The spleen is one of the most commonly injured intra-abdominal organs. Diagnosis and prompt management are key to success and their goal is to avoid potentially life-threatening haemorrhage.
The preservation of functional splenic tissue is secondary as usually the attempt to save the spleen is abandoned due to an ongoing hemorrhage that is life-threatening. Emergent and urgent splenectomy remains a life-saving measure for many patients.
The spleen is located posterolateral in the left upper quadrant of the abdomen beneath the left hemidiaphragm and lateral to the greater curvature of the stomach.
Mechanism of injury
Splenic injury most commonly occurs following blunt trauma due to motor vehicle collisions (driver, passenger, or pedestrian). However, blunt splenic injury can also result from falls, sport-related activities, assault or iatrogenic injuries from surgical or endoscopic manipulation. In the latter case, the lesion is caused by a capsular tear, laceration from retraction devices or tension on the spleen.
In these patients we perform initial resuscitation, diagnostic evaluation and management following the the Advanced Trauma Life Support (ATLS) protocols.
In the initial history and physical examination, the patient usually complains of a left upper abdominal, left chest or shoulder pain. They may also present with abdominal tenderness and peritoneal signs. It is also important to determine whether these patients have medical comorbidities requiring antiplatelet or anticoagulant medication as these may impact in management decisions.
When evaluating these patients, associated injuries need to be explored. Lower rib fractures, pelvic fractures, spinal cord injury and other visceral lesions might be present.
Focused assessment with sonography for trauma patients (FAST) is a rapid examination that is performed as a screening test in trauma patients. A negative FAST exam does not exclude splenic injury. Signs of splenic injury include a black rim around the spleen which may indicate subcapsular fluid. Other signs are intraperitoneal fluid or fluid in the hepatorenal space.
– Hemoperitoneum: When fluid collections around the spleen are identified in trauma patients this is highly suggestive of hemoperitoneum.
– Hypodensity: Parenchymal disruptions and also intraparenchymal or subcapsular hematomas are represented as hypodense regions.
– Contrast extravasation: When contrast extravasation is identified it normally implies active bleeding so an urgent intervention is indicated.
Splenic injury grading
The American Association for Surgery of Trauma (AAST) has an injury grading scale based on different finding that can be identified either on CT scan or intraoperatively.
– Grade 1: Subcapsular hematoma <10 percent surface area. Parenchymal laceration <1 cm in depth or capsular tear.
- Grade 2: Subcapsular hematoma 10 to 50 percent surface área. Parenchymal laceration 1 to 3 cm in depth.
- Grade 3: Subcapsular hematoma >50 percent of surface area; ruptured subcapsular or intraparenchymal hematoma. Parenchymal laceration >3 cm in depth.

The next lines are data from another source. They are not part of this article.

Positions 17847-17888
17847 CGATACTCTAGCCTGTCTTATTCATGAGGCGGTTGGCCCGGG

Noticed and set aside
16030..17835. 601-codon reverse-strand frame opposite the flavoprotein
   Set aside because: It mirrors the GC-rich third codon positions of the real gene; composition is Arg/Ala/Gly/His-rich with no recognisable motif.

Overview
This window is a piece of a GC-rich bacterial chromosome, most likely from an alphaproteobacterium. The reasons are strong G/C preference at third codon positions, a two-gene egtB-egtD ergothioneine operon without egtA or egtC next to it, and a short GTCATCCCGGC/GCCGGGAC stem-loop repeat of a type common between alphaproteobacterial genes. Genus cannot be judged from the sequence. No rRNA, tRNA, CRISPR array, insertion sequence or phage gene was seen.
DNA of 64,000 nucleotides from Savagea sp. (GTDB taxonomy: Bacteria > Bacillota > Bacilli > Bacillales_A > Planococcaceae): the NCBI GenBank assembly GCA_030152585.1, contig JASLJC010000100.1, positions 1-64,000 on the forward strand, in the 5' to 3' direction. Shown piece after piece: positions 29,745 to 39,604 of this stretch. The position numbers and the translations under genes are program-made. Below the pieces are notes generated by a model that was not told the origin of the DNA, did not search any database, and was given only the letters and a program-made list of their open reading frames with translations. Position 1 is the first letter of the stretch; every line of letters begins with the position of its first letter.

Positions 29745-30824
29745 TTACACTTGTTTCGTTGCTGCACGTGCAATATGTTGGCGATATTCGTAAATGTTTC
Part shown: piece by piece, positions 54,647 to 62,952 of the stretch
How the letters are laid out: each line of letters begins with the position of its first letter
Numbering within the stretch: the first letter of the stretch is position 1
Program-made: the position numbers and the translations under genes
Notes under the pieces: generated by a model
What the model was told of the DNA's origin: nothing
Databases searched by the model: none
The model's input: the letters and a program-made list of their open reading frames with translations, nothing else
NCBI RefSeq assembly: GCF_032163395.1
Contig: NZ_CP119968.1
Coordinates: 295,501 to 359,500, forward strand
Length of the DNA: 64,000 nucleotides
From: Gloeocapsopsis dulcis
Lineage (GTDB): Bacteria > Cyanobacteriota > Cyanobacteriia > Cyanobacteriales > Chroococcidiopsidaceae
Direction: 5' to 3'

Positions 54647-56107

– Grade 4: Any injury in the presence of a splenic vascular injury or active bleeding confined within splenic capsule. Parenchymal laceration involving segmental or hilar vessels producing >25 percent of devascularization
– Grade 5: Any injury in the presence of splenic vascular injury with active bleeding extending beyond the spleen into the peritoneum. Shattered spleen.
Traditionally, the years the only option to treat patients with splenic lesions was to perform a surgical exploration but this approach has been changing in recent years and currently non-operative management is used to manage 50 to 70 percent of cases, typically in low-grade injuries.
This approach is based on the assumption that salvaging functional splenic tissue avoids the risk of surgical and anesthetic complications and postsplenectomy sepsis.
The first option in nonoperative management is observation. However, this requires a monitored care setting, either in an intensive care unit or in a lower unit depending on the capabilities of the hospital, the grade of splenic injury, and the severity of other injuries.
The duration of observation should be individualized based on the grade of the splenic injury and the patient’s clinical status. Most trauma surgeons recommend follow-up imaging. If observation fails, either splenic embolization or more commonly, operative management is required.
Splenic embolization requires specialized imaging facilities and a vascular interventionalist experienced in celiac artery catheterization and embolization techniques.
Hemodynamically unstable traumatic patients, patients who are not candidates for nonoperative management, and patients in whom non-operative strategies fail require surgical exploration. When surgery is performed, splenic salvage depends on the severity of the lesion, the patient’s clinical status, and the associated injuries.
1. Traumatic splenic injury is a life-threatening situation.
2. In treatment of patients with splenic injury, initial resuscitation, diagnostic evaluation and management is based on protocols for trauma patients (ATLS)
3. For the diagnosis, CT scan findings are splenic hypodensity, subcapsular or intraparenchymal hematoma, active intravenous contrast extravasation or hemoperitoneum.
4. If the patient is hemodynamically unstable and the FAST exam is positive, immediate surgical exploration is required.
5. Management of stable patients must be individualized.